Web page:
Ritual signaling as an adaptation strategy of marginalized groups: A case study from Mauritius.

Název česky Rituálna signalizácia ako adaptačná stratégia marginalizovaných skupín: Prípadová štúdia z Maurícia

MAŇO Peter

Druh Další prezentace na konferencích
Fakulta / Pracoviště MU

Filozofická fakulta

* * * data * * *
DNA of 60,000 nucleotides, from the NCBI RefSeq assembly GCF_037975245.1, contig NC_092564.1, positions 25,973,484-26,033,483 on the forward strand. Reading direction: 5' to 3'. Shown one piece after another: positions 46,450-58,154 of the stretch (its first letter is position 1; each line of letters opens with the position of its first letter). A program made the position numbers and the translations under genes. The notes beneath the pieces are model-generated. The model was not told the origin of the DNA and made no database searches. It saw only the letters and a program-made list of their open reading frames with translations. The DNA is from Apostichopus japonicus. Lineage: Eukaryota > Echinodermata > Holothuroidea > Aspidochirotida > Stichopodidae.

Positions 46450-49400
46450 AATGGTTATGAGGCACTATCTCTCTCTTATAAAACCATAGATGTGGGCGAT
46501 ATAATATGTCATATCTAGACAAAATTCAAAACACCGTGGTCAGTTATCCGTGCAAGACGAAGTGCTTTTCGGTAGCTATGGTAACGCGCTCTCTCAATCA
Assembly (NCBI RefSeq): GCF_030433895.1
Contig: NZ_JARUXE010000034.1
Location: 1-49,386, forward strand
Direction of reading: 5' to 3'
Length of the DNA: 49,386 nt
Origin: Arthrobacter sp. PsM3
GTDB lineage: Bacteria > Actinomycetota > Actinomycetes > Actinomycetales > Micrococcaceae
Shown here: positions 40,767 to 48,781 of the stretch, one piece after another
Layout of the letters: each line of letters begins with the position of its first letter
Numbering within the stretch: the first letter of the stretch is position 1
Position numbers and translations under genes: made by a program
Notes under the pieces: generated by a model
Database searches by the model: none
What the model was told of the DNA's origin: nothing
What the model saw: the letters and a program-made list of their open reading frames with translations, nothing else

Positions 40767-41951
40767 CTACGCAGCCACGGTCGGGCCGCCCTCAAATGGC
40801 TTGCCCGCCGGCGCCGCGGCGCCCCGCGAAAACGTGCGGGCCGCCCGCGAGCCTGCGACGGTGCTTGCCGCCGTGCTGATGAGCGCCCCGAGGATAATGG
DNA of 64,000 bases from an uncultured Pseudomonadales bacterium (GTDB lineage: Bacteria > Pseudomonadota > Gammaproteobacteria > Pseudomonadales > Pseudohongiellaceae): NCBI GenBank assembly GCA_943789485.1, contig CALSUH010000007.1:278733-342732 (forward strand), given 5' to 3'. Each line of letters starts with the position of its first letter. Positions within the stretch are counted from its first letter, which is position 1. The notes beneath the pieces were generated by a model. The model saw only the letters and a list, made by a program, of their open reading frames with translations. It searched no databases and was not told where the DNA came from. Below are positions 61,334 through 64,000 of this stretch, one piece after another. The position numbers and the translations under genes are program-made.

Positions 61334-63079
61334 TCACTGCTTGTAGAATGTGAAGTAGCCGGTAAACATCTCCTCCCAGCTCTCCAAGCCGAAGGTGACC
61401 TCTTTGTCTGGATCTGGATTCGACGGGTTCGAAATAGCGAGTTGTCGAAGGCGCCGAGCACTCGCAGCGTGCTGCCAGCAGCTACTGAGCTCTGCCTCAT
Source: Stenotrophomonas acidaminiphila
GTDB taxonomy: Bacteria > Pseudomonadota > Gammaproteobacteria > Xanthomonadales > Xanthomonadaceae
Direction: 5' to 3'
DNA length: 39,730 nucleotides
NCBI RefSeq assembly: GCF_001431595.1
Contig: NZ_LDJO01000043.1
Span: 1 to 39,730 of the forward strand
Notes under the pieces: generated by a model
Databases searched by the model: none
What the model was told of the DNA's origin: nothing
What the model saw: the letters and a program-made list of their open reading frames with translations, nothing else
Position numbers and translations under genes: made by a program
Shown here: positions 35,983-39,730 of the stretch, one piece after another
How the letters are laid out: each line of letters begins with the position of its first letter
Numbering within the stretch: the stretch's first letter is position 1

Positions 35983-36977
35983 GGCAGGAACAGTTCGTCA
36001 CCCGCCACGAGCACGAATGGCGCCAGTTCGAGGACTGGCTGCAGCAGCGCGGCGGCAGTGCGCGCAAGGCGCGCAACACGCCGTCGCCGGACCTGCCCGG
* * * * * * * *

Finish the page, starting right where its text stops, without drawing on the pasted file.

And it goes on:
Popis The fear of the unknown is deeply rooted in humans - a result of millions of years of evolution by natural selection. Distrusting others, especially strangers, is the modus operandi of our social brain. Even though group boundaries and membership are a matter of collective agreement, and the content of our biases varies temporally, spatially and culturally, the structural properties of the human mind nevertheless limit the possible variation. The resulting social heuristics lies at the core of countless conflicts and misunderstandings that the members of our species engage in on a daily basis. Social projects ignoring, or suppressing cultural differences threaten individual and collective identity, values and norms, and reshape them without people's consent. In contrast, projects that promote diversity blindly run the risk of societal fragmentation and loosening of cohesion. A possible solution to these challenges lies in shared experience and collective ritual action - both are capable of transcending and transforming the group boundaries and identity categories temporarily, without threatening the existing status quo. They can serve as communication devices that will build bridges of understanding, shaping attitudes, knowledge, and relationships and replacing identity collision with concord, as our research in Mauritius demonstrates.
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